Calcium-induced calcium release

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Calcium-induced calcium release (CICR) describes a biological process whereby calcium is able to activate calcium release from intracellular Ca2+ stores (e.g., endoplasmic reticulum or sarcoplasmic reticulum). Although CICR was first proposed for skeletal muscle in the 1970s,[1] it is now known that CICR is unlikely to be its primary mechanism for activating SR calcium release. Instead, CICR is thought to be crucial for excitation-contraction coupling in cardiac muscle[2] and it is now obvious that CICR is a widely-occurring cellular signaling process present even in many non-muscle cells, e.g. in the insulin-secreting pancreatic beta cells[3] and many other cells. Since CICR is a positive-feedback system, it has been of great interest to elucidate the mechanism(s) responsible for its termination.

Examples in Biology[edit]

Excitation-contraction coupling[edit]

Excitation-contraction coupling in cardiac muscle relies predominantly on CICR to activate Ca2+ release from the sarcoplasmic reticulum. When an action potential depolarizes the cell membrane, voltage-gated Ca2+ channels (e.g., L-type calcium channels) are activated. CICR occurs when the resulting Ca2+ influx activates ryanodine receptors on the SR membrane, which causes more Ca2+ to be released into the cytosol. In cardiac muscle, the result of CICR is observed as a spatio-temporally restricted Ca2+ spark. The result of CICR across the cell causes the significant increase in cytosolic Ca2+ that is important in activating muscle contraction.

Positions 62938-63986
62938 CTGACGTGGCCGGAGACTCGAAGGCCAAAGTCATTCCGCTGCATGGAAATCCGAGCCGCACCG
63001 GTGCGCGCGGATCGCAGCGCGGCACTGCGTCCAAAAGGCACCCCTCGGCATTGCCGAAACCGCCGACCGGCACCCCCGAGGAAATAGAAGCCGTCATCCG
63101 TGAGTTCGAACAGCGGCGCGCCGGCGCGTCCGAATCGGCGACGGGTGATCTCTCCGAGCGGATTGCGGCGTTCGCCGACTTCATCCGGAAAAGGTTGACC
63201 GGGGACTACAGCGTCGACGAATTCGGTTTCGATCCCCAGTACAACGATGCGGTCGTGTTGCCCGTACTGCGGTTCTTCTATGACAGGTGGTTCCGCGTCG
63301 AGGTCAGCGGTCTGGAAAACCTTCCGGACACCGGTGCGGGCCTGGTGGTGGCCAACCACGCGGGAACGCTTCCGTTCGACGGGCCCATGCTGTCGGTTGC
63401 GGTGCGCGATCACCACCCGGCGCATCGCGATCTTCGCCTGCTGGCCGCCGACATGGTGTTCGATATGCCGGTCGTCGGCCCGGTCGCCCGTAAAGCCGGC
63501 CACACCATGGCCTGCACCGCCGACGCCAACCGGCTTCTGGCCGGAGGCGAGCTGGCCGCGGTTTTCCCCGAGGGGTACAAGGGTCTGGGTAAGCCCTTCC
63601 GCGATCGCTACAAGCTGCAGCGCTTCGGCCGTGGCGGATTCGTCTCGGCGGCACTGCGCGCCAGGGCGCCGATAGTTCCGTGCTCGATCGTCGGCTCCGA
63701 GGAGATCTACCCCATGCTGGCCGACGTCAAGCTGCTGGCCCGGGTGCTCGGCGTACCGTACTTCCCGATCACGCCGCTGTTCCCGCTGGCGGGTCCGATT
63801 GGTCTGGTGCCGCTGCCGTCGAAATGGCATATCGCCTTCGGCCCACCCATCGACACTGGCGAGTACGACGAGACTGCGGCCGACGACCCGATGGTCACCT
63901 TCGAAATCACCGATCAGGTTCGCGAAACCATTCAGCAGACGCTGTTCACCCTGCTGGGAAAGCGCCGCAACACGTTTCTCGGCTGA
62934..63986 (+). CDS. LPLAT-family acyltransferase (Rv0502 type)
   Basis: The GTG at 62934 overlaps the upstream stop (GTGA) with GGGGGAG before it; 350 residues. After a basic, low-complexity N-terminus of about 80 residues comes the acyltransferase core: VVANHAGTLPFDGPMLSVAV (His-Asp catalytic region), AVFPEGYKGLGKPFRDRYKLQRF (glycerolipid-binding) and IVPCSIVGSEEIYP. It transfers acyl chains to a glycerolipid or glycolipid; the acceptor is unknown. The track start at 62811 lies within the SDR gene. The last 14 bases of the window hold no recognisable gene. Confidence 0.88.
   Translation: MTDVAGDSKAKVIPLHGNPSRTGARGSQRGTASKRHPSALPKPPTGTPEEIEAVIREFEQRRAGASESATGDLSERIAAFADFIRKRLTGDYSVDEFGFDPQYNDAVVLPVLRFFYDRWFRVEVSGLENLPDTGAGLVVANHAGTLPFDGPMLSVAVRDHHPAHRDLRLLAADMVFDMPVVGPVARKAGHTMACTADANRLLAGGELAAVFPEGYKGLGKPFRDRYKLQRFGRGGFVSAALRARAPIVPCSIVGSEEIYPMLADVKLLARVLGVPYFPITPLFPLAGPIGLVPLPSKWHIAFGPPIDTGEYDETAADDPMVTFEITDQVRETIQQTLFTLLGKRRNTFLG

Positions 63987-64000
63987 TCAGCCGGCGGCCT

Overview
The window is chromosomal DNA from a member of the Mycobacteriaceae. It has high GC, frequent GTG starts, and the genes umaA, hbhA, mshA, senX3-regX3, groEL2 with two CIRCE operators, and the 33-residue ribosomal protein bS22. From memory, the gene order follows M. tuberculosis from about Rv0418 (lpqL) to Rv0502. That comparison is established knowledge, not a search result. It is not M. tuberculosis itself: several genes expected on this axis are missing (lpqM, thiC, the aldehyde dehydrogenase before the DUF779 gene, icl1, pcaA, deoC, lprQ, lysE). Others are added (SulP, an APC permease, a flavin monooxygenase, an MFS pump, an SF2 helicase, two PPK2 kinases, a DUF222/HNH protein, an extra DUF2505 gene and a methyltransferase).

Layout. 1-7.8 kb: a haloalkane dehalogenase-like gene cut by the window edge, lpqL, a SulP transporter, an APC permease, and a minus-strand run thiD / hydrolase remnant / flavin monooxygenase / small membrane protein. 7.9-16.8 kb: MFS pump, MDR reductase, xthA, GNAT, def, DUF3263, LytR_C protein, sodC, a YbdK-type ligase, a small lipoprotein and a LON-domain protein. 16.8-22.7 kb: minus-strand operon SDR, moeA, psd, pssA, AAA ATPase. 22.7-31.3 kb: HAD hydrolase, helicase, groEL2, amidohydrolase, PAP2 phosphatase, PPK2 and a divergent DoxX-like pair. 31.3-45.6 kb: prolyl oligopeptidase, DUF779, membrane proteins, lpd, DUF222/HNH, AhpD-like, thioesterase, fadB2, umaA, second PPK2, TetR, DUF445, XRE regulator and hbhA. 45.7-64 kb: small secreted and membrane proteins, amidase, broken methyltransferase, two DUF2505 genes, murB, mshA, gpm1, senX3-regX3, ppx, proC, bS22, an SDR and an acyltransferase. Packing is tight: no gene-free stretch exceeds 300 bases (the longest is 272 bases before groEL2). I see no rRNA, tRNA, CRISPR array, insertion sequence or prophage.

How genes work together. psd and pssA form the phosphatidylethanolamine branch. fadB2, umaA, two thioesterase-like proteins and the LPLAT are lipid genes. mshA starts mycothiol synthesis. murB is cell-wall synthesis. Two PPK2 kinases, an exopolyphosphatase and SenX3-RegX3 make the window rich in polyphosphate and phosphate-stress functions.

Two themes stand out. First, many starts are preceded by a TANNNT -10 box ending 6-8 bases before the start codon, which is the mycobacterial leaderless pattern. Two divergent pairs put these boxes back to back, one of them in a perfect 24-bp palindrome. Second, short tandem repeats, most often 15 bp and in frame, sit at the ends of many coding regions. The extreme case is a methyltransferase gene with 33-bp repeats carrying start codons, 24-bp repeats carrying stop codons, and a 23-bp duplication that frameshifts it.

References[edit]

  1. ^ Endo, M (1977). "Calcium release from the sarcoplasmic reticulum". Physiological reviews 57 (1): 71–108. PMID 13441. 
  2. ^ Fabiato, A. (1983). "Calcium-induced calcium release from the cardiac sarcoplasmic reticulum". American Journal of Physiology 245 (1): C1–14. PMID 6346892. 
  3. ^ Islam, Md.Shahidul; Rorsman, Patrik; Berggren, Per-Olof (1992). "Ca2+-induced Ca2+ release in insulin-secreting cells". FEBS Letters 296 (3): 287–91. doi:10.1016/0014-5793(92)80306-2. PMID 1537406.